Friday, October 1, 2010
I can even begin to describe how EPIC today was. In Ukraine, it’s National Teachers Day, so we were invited to the school to celebrate. The children put on an hour-long program (planned and prepared by the teachers in their classes) for the whole school. They danced, they sang, they told poems and stories, they acted out scenes from plays, they sang and danced some more. All of the grades participated, from the 1st graders to the 10th graders. It was really a special time for all of the teachers.
And OF COURSE we were presented to the entire student body and got to tell a little bit about ourselves…IN UKRANIAN! Talk about pressure, but it was really good for the kids to see us stumbling over our Ukrainian, making it ok for them to stumble over their English in front of us. Our speeches included “Good morning! Hi, my name is Ben. I’m from America, state Colorado, city Grand Junction and I went to University in California. I am a teacher and Peace Corps Volunteer. I specialized in English. (We tell them that because to them, we’re experts in the English language.) Pleased to meet you!”
So the program ended about 1 pm, and then the children left because the teachers get a break on their day! It’s a win-win for both the teachers and the kids…half-day! And then, it was time to celebrate being a teacher, and what better what to do that than eat TONS of food and drink in the gym! We had quite the celebration, and Evan and I limited ourselves to 1 shot of vodka. We were, of course, with our colleagues, even though they most definitely wanted us to help ourselves. It was so special being at the table, breaking bread, drinking wine, and just laughing, even if there was no comprehension of what was being said. We were apart of their family; teachers welcomed us, introduced themselves, and made an effort to include us. The meal could have lasted much, much longer, but after many traditional Ukrainian songs were sung, and speeches were given, we cleared the table and danced for a good half hour. Now you may be thinking of sloppy teachers over celebrating the day dedicated to them, but that wasn’t the case at all. It was just a community of friends, celebrating each other; their hard work, and the rich history teachers have in Ukraine. As Eisenhower once said, “It was teachers that defeated the Soviets, by demonstrating and reinforcing brotherhood and acceptance of neighbors”.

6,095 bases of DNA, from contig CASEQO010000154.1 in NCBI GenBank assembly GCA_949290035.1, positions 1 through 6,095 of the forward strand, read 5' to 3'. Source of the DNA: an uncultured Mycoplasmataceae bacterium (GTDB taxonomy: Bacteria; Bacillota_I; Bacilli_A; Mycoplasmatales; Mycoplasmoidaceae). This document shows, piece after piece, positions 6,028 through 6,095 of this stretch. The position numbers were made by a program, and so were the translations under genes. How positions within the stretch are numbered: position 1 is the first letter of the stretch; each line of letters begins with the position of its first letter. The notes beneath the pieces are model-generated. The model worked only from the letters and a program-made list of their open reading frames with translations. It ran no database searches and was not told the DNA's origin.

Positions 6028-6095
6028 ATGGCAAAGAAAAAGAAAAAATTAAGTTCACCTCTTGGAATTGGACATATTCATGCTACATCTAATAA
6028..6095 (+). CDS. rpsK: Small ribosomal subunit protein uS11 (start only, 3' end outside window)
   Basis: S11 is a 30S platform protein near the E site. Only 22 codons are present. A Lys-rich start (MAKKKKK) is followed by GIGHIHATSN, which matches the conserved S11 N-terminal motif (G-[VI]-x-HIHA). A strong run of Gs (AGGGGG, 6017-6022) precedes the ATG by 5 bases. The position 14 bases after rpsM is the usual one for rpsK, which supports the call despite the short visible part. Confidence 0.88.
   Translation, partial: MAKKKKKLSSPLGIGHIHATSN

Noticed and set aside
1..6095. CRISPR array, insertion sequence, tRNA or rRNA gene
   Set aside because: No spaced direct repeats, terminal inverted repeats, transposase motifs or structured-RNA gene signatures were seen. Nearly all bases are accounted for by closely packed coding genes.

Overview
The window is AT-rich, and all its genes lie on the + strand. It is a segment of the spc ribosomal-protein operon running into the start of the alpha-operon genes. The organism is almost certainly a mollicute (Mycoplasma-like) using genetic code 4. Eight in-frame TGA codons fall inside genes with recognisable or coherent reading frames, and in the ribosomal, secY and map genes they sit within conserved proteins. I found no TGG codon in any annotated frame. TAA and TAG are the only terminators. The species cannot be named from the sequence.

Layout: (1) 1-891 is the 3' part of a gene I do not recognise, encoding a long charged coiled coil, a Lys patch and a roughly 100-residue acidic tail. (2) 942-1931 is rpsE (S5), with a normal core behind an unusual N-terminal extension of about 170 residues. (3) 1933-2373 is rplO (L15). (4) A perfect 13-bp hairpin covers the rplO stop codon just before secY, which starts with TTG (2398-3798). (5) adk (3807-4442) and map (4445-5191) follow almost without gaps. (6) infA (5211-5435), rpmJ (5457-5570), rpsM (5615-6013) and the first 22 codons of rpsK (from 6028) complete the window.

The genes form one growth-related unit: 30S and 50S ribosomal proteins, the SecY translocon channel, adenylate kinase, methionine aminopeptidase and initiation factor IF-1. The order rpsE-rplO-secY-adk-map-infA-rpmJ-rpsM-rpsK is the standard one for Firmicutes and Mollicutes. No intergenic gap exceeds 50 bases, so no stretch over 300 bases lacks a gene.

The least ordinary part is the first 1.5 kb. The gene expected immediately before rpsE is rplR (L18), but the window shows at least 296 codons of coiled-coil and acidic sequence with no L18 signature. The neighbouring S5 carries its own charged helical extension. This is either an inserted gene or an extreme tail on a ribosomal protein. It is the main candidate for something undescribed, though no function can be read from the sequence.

Today, I felt so welcomed, and loved. I am proud to be working with the teacher’s at the Kivshovata School, and know that over these next 3 months, I will gain a deeper understanding of the acceptance and brotherhood that only Ukrainian teachers can teach.
This weekend looks like it will be just as exciting and fun filled as the past week has been. We go to our neighboring community in the morning for a cross-cultural lesson with another cluster. Together we make a link, and visit each other every Saturday, either we go there, or they come to us. Their town is about 10,000 people, so more opportunities to hopefully get these blog posts posted! Thanks everybody for being patient with me!